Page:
Along with this colder weather comes three things most horse owners are familiar with - frozen water hoses (well, frozen EVERYTHING), long horse hair (unless you have a horse that refuses to grow a winter coat), and cockleburs.
The water hoses I can manage. Kentucky's unpredictable weather has taught us a few lessons when it comes to using water hoses in the winter.
- First - never leave your water hose hooked up to the water hydrant when the temperatures drop below freezing. If it freezes there, and/or the pipes burst, you're up an (icy) creek without a paddle.
- Take advantage of the sun as a warming source - black water hoses will heat up in the sunshine and can help speed up the unthawing process.
- Nothing is worse than a water hose that springs a leak when it's 16 degrees (or colder!) Getting sprayed by cold water when your face is already numb is the last thing you want to happen. Replace all leaky hoses before the cold weather hits.
NOTE: Water hydrants are another story. When these things freeze up, it becomes extra annoying. Speaking from experience, I'd advise you to check the water hydrant(s) at your barn and make sure they are properly working, insulated, etc. prior to sub-zero temperatures. Otherwise you may find yourself carrying water to your horse from the house.
Most of our horses grow hair like polar bears for the winter, starting as early as September. (And that's a GOOD thing considering the temperature has been in the single digits the past few days!)
It always seems like once we finally get the horses shed out for the peak of show season, they immediately start working towards their next winter coat.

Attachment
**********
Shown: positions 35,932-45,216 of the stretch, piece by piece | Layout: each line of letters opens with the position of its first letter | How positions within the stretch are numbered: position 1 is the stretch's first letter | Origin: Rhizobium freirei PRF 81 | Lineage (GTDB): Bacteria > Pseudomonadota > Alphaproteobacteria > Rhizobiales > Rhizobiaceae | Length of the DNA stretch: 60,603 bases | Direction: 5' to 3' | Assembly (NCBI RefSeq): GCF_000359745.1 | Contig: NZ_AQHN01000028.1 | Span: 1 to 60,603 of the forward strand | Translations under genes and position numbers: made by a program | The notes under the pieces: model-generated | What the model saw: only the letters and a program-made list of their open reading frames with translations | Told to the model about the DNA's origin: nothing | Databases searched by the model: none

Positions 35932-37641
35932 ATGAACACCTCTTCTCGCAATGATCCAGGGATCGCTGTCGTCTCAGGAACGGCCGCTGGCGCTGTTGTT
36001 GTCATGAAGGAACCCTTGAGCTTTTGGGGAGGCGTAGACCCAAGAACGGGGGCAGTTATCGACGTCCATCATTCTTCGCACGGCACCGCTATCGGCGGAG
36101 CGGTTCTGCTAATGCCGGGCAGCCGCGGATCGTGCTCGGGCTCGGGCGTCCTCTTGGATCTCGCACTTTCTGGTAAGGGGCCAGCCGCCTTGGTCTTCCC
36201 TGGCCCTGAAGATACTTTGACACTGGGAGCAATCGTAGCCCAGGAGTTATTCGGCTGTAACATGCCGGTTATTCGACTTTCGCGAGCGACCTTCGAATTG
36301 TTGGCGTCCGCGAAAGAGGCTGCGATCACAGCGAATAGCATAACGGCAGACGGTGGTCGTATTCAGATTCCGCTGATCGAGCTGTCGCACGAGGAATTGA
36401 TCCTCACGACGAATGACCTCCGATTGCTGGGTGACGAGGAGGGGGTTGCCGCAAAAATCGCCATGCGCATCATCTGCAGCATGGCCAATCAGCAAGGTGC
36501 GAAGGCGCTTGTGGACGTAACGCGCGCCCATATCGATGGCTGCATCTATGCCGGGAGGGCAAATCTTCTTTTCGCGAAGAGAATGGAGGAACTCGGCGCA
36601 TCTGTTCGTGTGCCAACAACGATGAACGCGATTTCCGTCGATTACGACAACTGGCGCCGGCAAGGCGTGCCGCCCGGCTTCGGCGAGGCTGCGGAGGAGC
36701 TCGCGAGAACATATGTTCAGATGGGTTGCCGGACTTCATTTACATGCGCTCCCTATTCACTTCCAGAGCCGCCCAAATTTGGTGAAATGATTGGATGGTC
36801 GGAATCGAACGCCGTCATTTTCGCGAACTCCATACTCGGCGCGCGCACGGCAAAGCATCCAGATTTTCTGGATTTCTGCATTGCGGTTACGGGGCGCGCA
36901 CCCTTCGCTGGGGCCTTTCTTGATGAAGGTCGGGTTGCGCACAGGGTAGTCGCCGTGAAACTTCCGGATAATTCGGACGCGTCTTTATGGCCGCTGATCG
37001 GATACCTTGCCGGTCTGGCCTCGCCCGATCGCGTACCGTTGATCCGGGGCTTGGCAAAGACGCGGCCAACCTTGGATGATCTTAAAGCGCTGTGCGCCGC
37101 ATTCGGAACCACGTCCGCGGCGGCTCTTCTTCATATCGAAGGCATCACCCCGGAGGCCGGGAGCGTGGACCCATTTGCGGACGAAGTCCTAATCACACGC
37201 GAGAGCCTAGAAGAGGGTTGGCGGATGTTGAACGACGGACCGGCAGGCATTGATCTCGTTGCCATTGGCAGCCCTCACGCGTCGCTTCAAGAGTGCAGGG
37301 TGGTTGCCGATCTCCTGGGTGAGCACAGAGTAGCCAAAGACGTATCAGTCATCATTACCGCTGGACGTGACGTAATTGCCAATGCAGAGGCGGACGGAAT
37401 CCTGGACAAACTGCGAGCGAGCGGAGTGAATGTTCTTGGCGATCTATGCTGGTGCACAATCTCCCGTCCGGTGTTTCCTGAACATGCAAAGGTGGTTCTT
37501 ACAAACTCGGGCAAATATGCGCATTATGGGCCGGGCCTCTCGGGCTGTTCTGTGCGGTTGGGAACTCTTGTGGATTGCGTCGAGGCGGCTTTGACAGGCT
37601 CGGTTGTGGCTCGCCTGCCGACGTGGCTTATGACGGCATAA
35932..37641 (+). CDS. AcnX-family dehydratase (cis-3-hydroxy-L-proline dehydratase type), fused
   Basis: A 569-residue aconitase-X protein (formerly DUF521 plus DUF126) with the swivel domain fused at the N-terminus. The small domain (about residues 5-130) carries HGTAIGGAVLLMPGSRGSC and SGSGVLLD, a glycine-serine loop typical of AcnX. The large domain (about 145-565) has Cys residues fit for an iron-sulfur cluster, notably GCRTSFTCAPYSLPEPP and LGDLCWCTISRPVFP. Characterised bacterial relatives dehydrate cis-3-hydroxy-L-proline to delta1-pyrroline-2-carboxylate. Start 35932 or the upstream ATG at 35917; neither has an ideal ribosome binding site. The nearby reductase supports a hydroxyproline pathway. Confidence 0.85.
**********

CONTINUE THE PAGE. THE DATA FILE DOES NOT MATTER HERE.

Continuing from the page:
Blankets are only used out of necessity in our barn, with an occasional exception made for senior horses who are underweight, or Karma, for example, who refused to grow a thick winter coat for the first 5 years she lived here.
Longer hair also means that horses can overheat quickly when working during colder weather, so be sure to monitor your horse if you decide to go dashing through the snow.
And with the abundance of dry air, don't be surprised if there's a spark when you go to pet your favorite horse. This video from the Bay Area Equestrian Network offers tips for how to de-static your horse and avoid shocking him.
These little pokey devils find their way into horse's longer hair coats, manes, and tails, wreaking havoc on all lengths of hair and resulting in a matted mess. If I had a quarter for every cocklebur I've pulled out of my horses' (and dogs') hair, I'd be rich by now!
Before you start, I know, proper pasture management would *theoretically* get rid of these annoying attachments. But no matter how many times we mow the fields and get rid of weeds, they always seem to appear and are magnets to horse hair.